Sri Lanka should raise the retirement age, cut subsidies, end tax holidays: Central Bank
COLOMBO (EconomyNext) – Sri Lanka should raise the retirement age as people get older and the state should cut sweeping subsidies and tax holidays should be ended to get more revenues, the Central Bank said.
"With regard to government expenditure, government welfare measures such as subsidies provided to several sectors in a blanket manner remain a fiscal burden that should be immediately revisited," the Central Bank said in its newly released 2014 annual report.
The report did not elaborate on the subsidies.
The new administration made two additional sectors in the economy, tea and rubber smallholders, who were earlier not a burden to their fellow men in society but were standing on their own feet, bite the dust and become a tax-eating-crony sectors through a guaranteed price subsidy scheme.
Sri Lanka’s paddy farming and dairy sectors as well as onion and potatoes are already tax-eating-crony sectors which are preying on the poor and hungry and especially children suffering from malnutrition, through price support and import duty protection.
The new administration also sharply raised the salaries of state workers, increasing their burden on the rest of society, and pushing up the total non-productive recurrent spending by the rulers from tax collected from hard working sections of society.
The Central Bank said Sri Lanka’s government revenue fell from a share of 27.4 percent of gross domestic product in in 1978 to 16.8 percent in 2000 and 12.2 percent in 2014.
"As this is increasingly challenging the performance of the fiscal sector, decisive measures are necessary to address this issue through a medium term framework," the Central Bank claimed.
"Some areas that need attention in this regard are further simplification of the tax system, broadening the tax base by improving direct taxation and minimising tax exemptions, and strengthening tax administration."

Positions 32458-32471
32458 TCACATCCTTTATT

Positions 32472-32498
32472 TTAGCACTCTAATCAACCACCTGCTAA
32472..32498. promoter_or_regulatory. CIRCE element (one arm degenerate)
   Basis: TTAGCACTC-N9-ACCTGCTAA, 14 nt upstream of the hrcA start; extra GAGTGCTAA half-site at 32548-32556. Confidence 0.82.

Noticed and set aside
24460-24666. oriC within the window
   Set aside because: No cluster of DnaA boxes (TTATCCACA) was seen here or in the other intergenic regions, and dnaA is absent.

Other economists have however pointed out that fixing budget deficits by raising revenues instead of cutting taxes is well known fiscal myth propagated by statists on a generous citizenry who do not have time to reason out their own interests and liberties.
Sri Lanka had high levels of poverty and low levels of employment when tax to revenue ratios were close to 20 percent and the way to fix budget problems are not to extract more taxes from the population but to reduce the state.
Top Indian economist B R Shenoy (who also worked in the IMF) in a report in the 1960s to Sri Lanka’s then administration pointed out that a revenue to GDP ratio at 22 percent at the time was too high to allow for private citizens to grow business.
"Taxation in Ceylon is too high and needs to be scaled down," Shenoy wrote in his report, ‘The Economic Situation and Trends in Ceylon – A program for Reform."
"Currently revenues appropriate about 22 percent of GDP which is double the average in India and well above the average in Germany, Italy and the US."
In West Germany at the time, revenue to GDP was 13.7 percent and Japan 13.9 percent the document said.
The best way of fixing budget problems are to bring down recurrent spending of the government, which the last administration had done to some extent.